The Financial Services Commission of Ontario (FSCO) arrived at a definition of catastrophic impairment in 2011 after consulting with many healthcare professionals and medical associations. The objective was to define specific and objective criteria that could be used in identifying personal injuries that are ‘catastrophic impairments’ and therefore qualify for the highest threshold of compensation under statutory accident benefits. Accordingly, it was determined that the following clinical classifications were to be used in assessing the type and severity of a person’s injuries.
- Extended Glasgow Outcome Scale (GOS-E) for traumatic brain injury in adults
- American Spinal Injury Association (ASIA) classification for spinal cord injury
- Spinal Cord Independence Measure for individuals with severe difficulty with walking
- Global Assessment of Function (GAF) for psychiatric/mental disorders
The FSCO denotes that following injuries constitute a catastrophic impairment:
- quadriplegia or paraplegia, generally resulting from severe spinal injury
- total blindness in both eyes
- permanent loss of the ability to walk independently, due to amputation of a leg or injury such as the crushing of a limb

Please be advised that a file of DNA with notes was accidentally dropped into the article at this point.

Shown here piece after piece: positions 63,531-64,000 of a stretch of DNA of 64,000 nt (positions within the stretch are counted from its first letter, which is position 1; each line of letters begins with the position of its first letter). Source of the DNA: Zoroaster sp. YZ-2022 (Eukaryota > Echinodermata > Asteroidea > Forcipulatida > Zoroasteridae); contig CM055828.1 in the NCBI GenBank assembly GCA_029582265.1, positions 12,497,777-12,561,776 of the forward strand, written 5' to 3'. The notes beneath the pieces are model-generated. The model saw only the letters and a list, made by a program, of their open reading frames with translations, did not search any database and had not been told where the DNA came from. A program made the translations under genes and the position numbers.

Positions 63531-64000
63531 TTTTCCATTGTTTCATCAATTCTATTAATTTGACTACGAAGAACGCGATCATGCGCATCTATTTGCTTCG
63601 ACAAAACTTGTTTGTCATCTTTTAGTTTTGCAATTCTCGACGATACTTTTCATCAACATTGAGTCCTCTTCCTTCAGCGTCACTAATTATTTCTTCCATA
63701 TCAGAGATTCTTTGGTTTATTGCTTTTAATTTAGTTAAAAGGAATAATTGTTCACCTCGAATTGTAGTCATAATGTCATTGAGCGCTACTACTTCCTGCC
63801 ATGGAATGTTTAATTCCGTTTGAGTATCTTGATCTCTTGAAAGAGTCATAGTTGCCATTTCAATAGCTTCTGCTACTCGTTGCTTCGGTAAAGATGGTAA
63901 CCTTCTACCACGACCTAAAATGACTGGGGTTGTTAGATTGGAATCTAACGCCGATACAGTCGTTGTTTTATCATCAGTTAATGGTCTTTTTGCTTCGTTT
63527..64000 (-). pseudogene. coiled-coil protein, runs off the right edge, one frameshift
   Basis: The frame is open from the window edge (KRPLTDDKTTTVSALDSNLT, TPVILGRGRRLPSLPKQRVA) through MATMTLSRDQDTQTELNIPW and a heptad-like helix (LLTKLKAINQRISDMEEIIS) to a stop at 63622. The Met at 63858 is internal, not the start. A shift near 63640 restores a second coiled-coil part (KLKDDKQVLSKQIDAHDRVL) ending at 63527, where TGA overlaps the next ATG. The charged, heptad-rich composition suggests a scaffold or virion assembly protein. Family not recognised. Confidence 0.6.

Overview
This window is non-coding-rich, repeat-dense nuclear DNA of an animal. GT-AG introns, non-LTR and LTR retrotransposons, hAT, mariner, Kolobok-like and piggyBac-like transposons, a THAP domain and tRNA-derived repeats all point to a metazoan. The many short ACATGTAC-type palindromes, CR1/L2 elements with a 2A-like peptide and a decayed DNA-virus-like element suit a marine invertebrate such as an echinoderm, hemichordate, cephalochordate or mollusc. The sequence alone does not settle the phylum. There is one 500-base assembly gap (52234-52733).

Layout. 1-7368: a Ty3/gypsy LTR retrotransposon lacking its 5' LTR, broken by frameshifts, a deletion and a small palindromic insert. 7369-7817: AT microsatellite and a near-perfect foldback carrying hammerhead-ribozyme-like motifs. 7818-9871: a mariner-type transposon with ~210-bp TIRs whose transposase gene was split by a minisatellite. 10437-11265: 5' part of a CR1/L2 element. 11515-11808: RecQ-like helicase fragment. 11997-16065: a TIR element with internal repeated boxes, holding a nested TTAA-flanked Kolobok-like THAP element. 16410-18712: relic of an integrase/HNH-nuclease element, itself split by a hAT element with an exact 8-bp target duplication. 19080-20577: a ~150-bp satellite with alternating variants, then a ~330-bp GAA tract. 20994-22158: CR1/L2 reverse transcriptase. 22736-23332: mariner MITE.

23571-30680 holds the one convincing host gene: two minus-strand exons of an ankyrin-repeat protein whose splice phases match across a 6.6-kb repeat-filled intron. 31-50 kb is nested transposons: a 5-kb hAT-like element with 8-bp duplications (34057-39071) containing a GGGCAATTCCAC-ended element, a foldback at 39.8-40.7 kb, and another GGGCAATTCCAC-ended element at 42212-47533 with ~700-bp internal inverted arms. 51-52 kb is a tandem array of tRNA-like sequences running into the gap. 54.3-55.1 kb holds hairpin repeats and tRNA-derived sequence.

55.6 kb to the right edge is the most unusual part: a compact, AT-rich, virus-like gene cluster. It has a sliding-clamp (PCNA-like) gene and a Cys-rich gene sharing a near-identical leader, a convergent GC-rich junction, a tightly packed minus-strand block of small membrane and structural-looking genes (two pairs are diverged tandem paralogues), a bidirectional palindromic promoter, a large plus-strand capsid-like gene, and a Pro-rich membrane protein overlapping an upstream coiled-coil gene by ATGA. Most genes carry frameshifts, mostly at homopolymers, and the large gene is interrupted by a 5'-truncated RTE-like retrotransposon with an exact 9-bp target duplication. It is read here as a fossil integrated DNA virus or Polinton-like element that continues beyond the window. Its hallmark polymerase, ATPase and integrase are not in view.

- permanent loss of the use of both arms or an arm and a leg
- severe brain impairment, referencing the Glasgow Outcome Scale
- a combination of physical impairments resulting in 55 per cent whole person impairment (WPI). Conditions such as chronic pain syndrome may contribute to this diagnosis.
- marked or extreme impairment due to a mental or behavioural disorder
How do people with catastrophic injuries get compensated for their losses?
Tort action against the negligent party
Anyone who suffered catastrophic injury due to the negligence of another person, whether resulting from a car accident, slip and fall on an unsafe property, sports injury or another incident, is entitled to sue the ‘at fault’ party. There is a legal requirement that a tort action/civil suit must be filed within two years from the date when the person realized the extent of their injuries, which is normally two years from the accident. The amount of damages to which accident victims are entitled generally depends on the severity of their injuries. Catastrophically injured persons may receive compensation for: